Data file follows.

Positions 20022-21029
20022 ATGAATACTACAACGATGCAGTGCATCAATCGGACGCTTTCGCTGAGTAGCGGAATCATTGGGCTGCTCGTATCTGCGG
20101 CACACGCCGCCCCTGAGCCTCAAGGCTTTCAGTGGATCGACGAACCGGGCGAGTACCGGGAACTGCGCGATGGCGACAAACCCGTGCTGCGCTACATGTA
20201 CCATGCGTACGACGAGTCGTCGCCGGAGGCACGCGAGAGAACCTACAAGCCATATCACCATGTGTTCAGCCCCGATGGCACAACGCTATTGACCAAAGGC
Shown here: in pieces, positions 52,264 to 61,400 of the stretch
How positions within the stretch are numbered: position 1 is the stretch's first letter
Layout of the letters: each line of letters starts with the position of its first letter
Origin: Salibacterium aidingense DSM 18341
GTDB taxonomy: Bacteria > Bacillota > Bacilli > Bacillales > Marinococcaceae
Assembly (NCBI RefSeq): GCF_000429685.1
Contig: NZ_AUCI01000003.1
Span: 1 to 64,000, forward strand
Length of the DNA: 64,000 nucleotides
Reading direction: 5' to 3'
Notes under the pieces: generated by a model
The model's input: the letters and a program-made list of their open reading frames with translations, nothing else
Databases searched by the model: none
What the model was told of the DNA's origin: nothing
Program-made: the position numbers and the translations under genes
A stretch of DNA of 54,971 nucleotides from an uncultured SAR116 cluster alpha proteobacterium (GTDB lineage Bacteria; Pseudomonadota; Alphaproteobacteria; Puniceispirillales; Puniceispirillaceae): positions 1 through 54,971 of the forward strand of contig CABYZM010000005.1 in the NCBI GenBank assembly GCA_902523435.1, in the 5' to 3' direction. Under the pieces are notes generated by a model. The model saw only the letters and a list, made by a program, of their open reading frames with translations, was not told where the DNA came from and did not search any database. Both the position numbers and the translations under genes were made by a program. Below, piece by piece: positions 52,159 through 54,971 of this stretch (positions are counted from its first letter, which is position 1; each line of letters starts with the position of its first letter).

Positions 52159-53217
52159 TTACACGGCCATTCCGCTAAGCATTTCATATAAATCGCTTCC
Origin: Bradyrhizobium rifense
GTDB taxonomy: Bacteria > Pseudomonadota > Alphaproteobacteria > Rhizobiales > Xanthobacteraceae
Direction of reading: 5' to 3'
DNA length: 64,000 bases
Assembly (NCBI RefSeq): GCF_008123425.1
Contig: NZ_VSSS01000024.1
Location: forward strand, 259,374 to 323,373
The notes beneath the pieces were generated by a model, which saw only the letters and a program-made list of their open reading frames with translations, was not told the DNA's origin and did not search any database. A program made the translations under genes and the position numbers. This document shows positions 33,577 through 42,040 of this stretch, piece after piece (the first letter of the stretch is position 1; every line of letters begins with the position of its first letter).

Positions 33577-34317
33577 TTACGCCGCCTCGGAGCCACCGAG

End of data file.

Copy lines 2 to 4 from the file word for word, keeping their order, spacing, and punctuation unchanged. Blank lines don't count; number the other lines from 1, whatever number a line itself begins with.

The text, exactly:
20022 ATGAATACTACAACGATGCAGTGCATCAATCGGACGCTTTCGCTGAGTAGCGGAATCATTGGGCTGCTCGTATCTGCGG
20101 CACACGCCGCCCCTGAGCCTCAAGGCTTTCAGTGGATCGACGAACCGGGCGAGTACCGGGAACTGCGCGATGGCGACAAACCCGTGCTGCGCTACATGTA
20201 CCATGCGTACGACGAGTCGTCGCCGGAGGCACGCGAGAGAACCTACAAGCCATATCACCATGTGTTCAGCCCCGATGGCACAACGCTATTGACCAAAGGC